New Year, new resolve, and a NEW POST!

So, I hope I’m not the only person who found herself so busy over the Christmas holiday season that she couldn’t find time to blog! Anyway, for the one or two of you still around… I’m baaaack!

So here’s what I’ve been up to: I changed jobs… TWICE. Y’all knew about the first one, and that it wasn’t going as well as I had hoped. Well, on a whim I applied for a position that involved a pretty large promotion. It was a whim. I mean while I had the job experience, I do NOT do well in the interview process. Well, I got called in for an interview…

And I got the job!

So I started in mid-December, was there for a week, and then spent two and a half glorious weeks at home, finishing up Christmas gifts (small businesses, artisans, and lots of handmade love too!), celebrating with family and friends, starting the New Year’s purge of junk we don’t use… you get the picture. Oh, and putting our house on the market.

So yeah, I have been a little busy, and that busy has translated into VERY poor eating habits. Oh I’ve been mostly gluten-free, and our Christmas feast was entirely gluten and corn free for my sister in law… but there’s only so many dozens of gluten-free cupcakes and tins of Williams-Sonoma Peppermint Bark you can eat before your pants start to get a little tight around the thighs. It’s so damned unfair.

So now it’s a new year, and I am going to climb back onto my Paleo horse and ride it to a looser pants. Today was day one, and it went fine. I went to Mom’s Organic Market over the weekend, making sure to get some coconut milk, some coconut yogurt, and my favorite Applegate Farms lunch meats. Over the weekend I had also made some Paleo-friendly beef stew. So breakfast was deli meat rolls and a cup of brewed tea sweetened with just a touch of this coconut syrup sweetener. Lunch was my yummy leftover beef stew.

By the way for those of you who aren’t familiar with Paleolithic eating, here’s the really short version:

No Grains
No Legumes (soy, peanuts, beans, peas) Green beans, sugar snap peas, snow peas are ok since you are primarily eating the pod, which is vegetable matter.
No processed cane/beet sugar, and no artificial sweeteners either! For sweetness, I use the coconut stuff, or a little organic raw honey.
No dairy (at first… I will add a little bit of fermented cheese after my first month)
Food labels should be SIMPLE! If there are chemical names on the label, don’t eat what’s in the package!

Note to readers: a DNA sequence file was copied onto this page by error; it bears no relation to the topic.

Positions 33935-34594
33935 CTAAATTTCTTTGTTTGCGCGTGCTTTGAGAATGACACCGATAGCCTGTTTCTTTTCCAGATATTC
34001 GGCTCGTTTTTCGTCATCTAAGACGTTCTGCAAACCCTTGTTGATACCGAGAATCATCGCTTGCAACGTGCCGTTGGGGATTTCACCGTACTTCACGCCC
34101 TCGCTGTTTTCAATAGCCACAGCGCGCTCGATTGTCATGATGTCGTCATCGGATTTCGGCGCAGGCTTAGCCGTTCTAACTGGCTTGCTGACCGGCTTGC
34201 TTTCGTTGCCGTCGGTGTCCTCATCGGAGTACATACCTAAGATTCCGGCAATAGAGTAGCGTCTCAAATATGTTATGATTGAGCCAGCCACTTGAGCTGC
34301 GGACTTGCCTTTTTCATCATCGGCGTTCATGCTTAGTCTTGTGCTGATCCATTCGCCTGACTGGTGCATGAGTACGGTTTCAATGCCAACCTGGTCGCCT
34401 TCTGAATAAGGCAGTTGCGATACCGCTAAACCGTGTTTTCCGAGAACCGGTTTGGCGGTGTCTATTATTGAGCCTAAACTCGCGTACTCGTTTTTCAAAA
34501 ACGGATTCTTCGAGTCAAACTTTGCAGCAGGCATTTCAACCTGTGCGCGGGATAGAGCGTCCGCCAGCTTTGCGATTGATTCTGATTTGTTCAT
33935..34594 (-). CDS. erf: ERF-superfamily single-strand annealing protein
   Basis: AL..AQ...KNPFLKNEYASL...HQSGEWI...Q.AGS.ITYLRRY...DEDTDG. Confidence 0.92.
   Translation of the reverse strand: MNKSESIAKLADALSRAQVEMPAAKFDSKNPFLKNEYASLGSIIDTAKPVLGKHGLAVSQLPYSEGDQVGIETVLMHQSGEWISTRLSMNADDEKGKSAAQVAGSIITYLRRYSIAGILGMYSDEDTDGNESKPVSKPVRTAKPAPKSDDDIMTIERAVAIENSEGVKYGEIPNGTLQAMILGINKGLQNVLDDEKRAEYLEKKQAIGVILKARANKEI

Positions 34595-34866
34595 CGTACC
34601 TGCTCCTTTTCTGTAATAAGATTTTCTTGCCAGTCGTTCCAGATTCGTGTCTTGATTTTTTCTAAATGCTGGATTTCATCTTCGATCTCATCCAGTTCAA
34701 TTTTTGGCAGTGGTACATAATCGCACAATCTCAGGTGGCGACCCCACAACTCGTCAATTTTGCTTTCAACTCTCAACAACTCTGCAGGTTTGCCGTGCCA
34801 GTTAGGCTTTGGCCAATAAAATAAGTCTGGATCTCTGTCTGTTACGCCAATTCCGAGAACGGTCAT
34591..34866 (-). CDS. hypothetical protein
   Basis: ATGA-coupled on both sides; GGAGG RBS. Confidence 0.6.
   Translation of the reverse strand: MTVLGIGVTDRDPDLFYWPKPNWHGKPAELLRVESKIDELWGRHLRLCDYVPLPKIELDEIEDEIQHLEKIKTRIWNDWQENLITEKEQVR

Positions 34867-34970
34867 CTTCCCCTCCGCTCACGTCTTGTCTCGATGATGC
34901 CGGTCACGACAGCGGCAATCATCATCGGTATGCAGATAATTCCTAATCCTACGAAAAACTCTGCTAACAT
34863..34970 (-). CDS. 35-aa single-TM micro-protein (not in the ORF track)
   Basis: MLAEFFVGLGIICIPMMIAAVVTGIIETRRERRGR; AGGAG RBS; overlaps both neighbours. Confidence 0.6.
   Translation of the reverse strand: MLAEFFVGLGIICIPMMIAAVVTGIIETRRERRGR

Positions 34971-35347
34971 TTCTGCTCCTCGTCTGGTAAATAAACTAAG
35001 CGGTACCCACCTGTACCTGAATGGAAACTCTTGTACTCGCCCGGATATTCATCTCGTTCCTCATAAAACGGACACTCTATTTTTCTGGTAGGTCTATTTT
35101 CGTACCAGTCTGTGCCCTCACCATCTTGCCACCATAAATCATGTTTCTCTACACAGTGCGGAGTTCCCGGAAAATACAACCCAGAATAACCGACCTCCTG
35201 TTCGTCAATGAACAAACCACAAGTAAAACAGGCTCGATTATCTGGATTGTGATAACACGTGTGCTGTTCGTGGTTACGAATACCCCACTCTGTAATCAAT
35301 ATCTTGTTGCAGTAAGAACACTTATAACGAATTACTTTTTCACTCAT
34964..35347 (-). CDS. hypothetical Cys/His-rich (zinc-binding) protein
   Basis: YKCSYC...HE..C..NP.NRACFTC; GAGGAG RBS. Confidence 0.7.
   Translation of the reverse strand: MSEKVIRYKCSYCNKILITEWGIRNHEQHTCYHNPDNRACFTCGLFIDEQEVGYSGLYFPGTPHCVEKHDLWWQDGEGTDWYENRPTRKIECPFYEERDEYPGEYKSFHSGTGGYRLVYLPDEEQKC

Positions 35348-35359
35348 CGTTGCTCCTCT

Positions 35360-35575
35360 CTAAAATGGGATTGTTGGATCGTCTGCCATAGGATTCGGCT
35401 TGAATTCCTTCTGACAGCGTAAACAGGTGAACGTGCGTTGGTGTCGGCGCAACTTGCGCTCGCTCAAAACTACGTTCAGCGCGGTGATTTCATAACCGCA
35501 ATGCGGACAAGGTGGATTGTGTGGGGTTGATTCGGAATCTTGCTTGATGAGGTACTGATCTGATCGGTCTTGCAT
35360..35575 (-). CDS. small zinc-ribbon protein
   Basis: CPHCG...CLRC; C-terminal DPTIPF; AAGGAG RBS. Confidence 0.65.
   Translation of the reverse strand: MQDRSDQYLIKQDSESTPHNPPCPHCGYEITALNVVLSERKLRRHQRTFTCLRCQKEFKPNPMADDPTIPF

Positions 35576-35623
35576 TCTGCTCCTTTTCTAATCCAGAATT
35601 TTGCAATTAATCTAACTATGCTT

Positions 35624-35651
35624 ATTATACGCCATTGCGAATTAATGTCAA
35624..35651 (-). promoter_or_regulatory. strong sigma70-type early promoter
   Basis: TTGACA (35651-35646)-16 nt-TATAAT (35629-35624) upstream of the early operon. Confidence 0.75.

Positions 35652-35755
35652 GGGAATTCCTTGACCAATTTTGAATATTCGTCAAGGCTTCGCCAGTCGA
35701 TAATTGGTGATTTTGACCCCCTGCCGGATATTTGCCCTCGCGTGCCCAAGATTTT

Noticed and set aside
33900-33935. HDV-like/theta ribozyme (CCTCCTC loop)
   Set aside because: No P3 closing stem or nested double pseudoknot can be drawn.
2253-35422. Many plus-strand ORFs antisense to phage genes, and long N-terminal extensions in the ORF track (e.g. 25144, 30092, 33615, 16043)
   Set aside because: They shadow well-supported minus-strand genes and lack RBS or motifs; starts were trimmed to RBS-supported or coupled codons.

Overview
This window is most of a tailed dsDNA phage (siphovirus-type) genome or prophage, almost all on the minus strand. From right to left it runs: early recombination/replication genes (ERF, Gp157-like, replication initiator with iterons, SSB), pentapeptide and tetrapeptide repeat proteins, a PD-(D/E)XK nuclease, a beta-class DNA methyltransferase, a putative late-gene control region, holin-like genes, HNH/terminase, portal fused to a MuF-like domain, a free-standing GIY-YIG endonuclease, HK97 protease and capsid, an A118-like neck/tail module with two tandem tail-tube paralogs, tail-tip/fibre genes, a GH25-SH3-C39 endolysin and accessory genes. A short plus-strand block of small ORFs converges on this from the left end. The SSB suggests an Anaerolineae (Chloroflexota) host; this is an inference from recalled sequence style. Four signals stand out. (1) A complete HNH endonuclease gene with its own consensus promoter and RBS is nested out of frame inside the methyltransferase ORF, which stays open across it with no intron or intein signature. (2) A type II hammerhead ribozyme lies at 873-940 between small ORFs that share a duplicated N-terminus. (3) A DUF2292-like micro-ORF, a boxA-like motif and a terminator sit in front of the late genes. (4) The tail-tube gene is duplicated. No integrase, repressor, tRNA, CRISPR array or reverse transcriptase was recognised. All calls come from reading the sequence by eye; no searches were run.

So, what do I eat? I eat meat, poultry, fish, veggies, nuts, seeds, fruit, and eggs. I eat all that delicious produce I put up in the freezer over the summer, and the cow, pig, and chickens that share space in there. My dairy substitutions come from coconut or almond milk… oh, and I have dark chocolate and red wine.

I did this last year, and felt so danged GREAT! I was cooking a lot, and eating well, and losing weight… and then life happened. I let things slip…I let myself take the easy way out. We all do. But rather than beat myself up, I will just get back on what I KNOW works. Clean eating, REAL food, and paying attention to my body.

The key for me, is finding that balance of being creative and still EASY! I get the creative part when I get to cook. The easy part happens when I cook enough for leftovers that make up my lunches. So tonight, I wasn’t hungry (I ate my beef stew later in the afternoon since my all protein breakfast kept me full) and I decided to whip up a few things for easy lunch.

I am now in love with Brussels sprouts. I got 3 POUNDS of little tiny ones the final weekend our local farmer’s market was open and so tonight I cleaned them, tossed them in a few tablespoons of olive oil just to coat, and poured them onto a baking sheet. I sprinkled them liberally with kosher salt and into a pre-heated 400 degree oven. I then let them do their magical little thing… roasting until the outer leaves turned brown and got all crispy.

MY GOSH, how did I live so long without Brussels sprouts? Seriously, these things are MAGIC. Roasting makes them all delicious and nutty and I am not kidding you, I can just pick them up with my fingers and pop them into my mouth as a snack. Holy moly. Forget the mushy, stinky, gross Brussels sprouts that my mother would cook… the secret here is small tender sprouts, high heat, good fat, and short cooking time. For bigger sprouts, cut them in half (or quarters) and quickly blanch them in boiling water before roasting them. The end result is yummy deliciousness and no bitterness!

For what it’s worth, my FAVORITE way to cook Brussels sprouts is in a cast iron skillet, in bacon fat. Same deal…hot pan, good fat, short cooking time (just enough time to let the sprouts brown and crisp up) and YUM. Sprinkle those hot bacon-y sprouts with pomegranate seeds and let it change your life.

I also roasted some chicken parts, coated with olive oil, salt, pepper, oregano, garlic powder, and lemon juice until done with crispy skin. Sounds like lunch tomorrow is going to be SO SO good.